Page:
VHH and MAN are working together to test how used batteries behave after initial use in vehicles and as a stationary energy storage system, under real-world operating conditions.
To this end, in the Bergedorf quarter of Hamburg, a container with a total capacity of 500 kWh has been connected to the depot charging network at VHH depot, that will power the electric buses to be included in VHH’s fleet (16 Mercedes eCitaro and 17 MAN Lion’s City E have been ordered to date). The Volkswagen group is part of the pilot as well: the batteries were previously mounted on Volkswagen Passat GTE plug-in hybrid cars. The public transport company has just taken delivery of the first MAN Lion’s City E electric bus.
With regards to the second life of batteries from electric buses, Volvo Buses has undertaken a couple of projects in Gothenburg. And Irizar went into a partnership with Ibil in order to equip car charging stations with used batteries.
Used batteries for storage systems
The question of how used batteries from electric vehicles can be used after their first life in the vehicle is now being explored in Hamburg by three companies. The joint project from MAN Truck & Bus, Verkehrsbetriebe Hamburg-Holstein (VHH) and the Volkswagen Group is being carried out in the Bergedorf quarter of Hamburg, at the VHH bus depot.
Volkswagen Passat GTE used batteries to develop storage concepts
A white container containing 50 batteries – which were previously installed in VW Passat GTE vehicles (a plug-in hybrid car) – is located in the depot. Each battery has a nominal capacity of 9.9 kWh, meaning that the container has a total capacity of exactly 495 kWh. The batteries are mounted on racks and then interconnected via battery management to form a large battery. One objective of the project is to develop a flexible battery storage concept which allows for the replacement of batteries.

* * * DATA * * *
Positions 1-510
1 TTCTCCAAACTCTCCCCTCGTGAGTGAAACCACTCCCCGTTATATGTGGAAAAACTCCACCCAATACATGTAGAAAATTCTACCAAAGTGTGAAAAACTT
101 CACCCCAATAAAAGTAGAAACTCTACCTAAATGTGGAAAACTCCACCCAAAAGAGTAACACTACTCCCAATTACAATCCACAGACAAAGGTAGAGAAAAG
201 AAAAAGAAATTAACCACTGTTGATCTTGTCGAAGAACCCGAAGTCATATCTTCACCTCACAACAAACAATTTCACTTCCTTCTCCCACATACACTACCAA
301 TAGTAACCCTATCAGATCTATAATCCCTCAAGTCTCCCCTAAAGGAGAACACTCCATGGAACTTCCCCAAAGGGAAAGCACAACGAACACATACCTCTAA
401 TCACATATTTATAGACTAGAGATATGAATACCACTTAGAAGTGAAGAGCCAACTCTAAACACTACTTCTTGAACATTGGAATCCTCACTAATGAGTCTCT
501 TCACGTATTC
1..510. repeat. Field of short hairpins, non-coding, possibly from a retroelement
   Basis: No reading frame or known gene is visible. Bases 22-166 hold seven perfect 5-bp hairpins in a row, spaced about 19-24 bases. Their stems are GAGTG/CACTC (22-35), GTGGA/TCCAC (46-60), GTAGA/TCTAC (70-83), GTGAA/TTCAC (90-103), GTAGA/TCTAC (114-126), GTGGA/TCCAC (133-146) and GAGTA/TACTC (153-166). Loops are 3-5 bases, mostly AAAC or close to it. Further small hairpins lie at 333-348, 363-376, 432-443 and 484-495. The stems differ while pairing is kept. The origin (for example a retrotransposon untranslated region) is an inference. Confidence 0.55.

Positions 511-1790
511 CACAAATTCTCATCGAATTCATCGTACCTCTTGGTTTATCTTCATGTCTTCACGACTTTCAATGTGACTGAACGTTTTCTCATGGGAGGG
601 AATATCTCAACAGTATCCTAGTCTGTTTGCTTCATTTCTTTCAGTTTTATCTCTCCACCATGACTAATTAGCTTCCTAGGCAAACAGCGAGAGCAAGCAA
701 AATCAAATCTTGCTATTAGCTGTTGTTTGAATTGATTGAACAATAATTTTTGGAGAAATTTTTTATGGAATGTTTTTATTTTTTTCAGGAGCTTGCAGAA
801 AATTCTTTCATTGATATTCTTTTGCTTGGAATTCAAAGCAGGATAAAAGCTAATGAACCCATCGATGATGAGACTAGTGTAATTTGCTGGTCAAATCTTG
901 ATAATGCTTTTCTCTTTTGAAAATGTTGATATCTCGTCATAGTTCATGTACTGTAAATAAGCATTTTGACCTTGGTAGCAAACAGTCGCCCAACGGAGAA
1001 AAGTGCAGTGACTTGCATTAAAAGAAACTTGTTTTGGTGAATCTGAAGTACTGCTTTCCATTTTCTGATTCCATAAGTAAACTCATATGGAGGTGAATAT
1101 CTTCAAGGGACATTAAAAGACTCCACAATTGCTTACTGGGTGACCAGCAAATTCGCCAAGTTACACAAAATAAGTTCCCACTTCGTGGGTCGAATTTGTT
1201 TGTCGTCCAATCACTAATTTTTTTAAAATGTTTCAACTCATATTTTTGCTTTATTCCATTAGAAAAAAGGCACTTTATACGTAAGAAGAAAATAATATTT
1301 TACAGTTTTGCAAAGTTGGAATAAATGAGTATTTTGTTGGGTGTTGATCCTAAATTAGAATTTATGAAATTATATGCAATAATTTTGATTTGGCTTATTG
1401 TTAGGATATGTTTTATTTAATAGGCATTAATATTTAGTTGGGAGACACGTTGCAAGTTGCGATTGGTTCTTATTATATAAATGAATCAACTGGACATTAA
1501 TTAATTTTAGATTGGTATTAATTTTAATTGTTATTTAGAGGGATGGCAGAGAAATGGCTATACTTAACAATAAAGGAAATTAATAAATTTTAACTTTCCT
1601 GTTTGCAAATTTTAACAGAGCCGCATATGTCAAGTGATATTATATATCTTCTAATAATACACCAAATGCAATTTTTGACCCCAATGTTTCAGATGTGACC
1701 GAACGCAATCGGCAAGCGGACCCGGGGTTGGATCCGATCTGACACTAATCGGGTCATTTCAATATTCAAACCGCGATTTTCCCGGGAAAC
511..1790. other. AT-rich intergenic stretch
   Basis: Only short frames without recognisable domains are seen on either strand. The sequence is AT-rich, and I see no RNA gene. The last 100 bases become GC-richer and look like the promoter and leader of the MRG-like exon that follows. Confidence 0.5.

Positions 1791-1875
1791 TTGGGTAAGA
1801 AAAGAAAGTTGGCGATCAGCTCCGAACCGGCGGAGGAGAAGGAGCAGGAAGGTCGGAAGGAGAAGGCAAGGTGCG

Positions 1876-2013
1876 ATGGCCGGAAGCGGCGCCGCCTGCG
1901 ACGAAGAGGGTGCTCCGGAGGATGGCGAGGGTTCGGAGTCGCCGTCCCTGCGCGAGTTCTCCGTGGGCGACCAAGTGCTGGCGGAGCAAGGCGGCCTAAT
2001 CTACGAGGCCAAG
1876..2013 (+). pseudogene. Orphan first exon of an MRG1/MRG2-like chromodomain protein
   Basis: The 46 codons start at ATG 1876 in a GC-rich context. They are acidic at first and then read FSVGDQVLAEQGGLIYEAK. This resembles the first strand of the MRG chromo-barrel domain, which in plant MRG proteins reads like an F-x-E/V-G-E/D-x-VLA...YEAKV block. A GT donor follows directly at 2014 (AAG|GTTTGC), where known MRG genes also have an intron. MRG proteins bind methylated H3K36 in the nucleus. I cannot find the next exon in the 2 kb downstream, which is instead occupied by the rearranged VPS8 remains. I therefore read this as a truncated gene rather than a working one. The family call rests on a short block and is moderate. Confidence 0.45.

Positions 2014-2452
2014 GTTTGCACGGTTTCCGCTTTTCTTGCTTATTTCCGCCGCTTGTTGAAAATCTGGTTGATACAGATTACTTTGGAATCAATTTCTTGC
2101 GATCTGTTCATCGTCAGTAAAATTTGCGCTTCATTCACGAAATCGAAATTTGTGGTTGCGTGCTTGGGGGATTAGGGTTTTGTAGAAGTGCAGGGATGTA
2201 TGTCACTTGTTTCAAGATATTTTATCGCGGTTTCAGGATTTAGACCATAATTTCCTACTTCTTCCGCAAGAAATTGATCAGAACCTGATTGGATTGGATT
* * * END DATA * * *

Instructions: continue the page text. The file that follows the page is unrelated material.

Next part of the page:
Used batteries to avoid peak loads
Different scenarios are tested using the large storage system, in order to optimise power consumption at the VHH depot. This includes improved utilisation of the network and cushioning of peak loads when charging electric buses (peak shaving).
Alexander Adler, responsible for the second use energy storage system project at MAN Truck & Bus confirms this: “With the peak shaving method, the storage system can reduce up to 600 kW of peak load, and thereby lower the costs when using electricity.” Additionally, the project partners anticipate new findings on the ageing behaviour of the batteries, on efficient battery management and on the life cycles of future battery technologies.
A MoU between VHH and MAN
The energy storage system made of used batteries is the product of a memorandum of understanding (MoU) which Verkehrsbetriebe Hamburg-Holstein and MAN Truck & Bus signed in March 2018.
Stefan Sahlmann, Head of MAN Transport Solutions says: “Battery second use is an extremely important topic in view of the ever-growing electrification of mobility as a whole. In the Bergedorf quarter of Hamburg, we want to investigate how used batteries behave together with our project partner – so that we are able to develop future applications based on that. The project with VHH and Volkswagen is part of our strategy to make transportation of the future sustainable.”
A project supported by German government
“Our customers expect that we as companies implement modern, sustainable technologies, such as electric buses, and also that we test it thoroughly,” states Toralf Müller, Managing Director of VHH. “We are very grateful that the German Federal Ministry of Transport and Digital Infrastructure (BMVI) also supports this project – it again emphasises the public interest in examining all aspects of e-mobility, from the perspective of responsible sustainability.”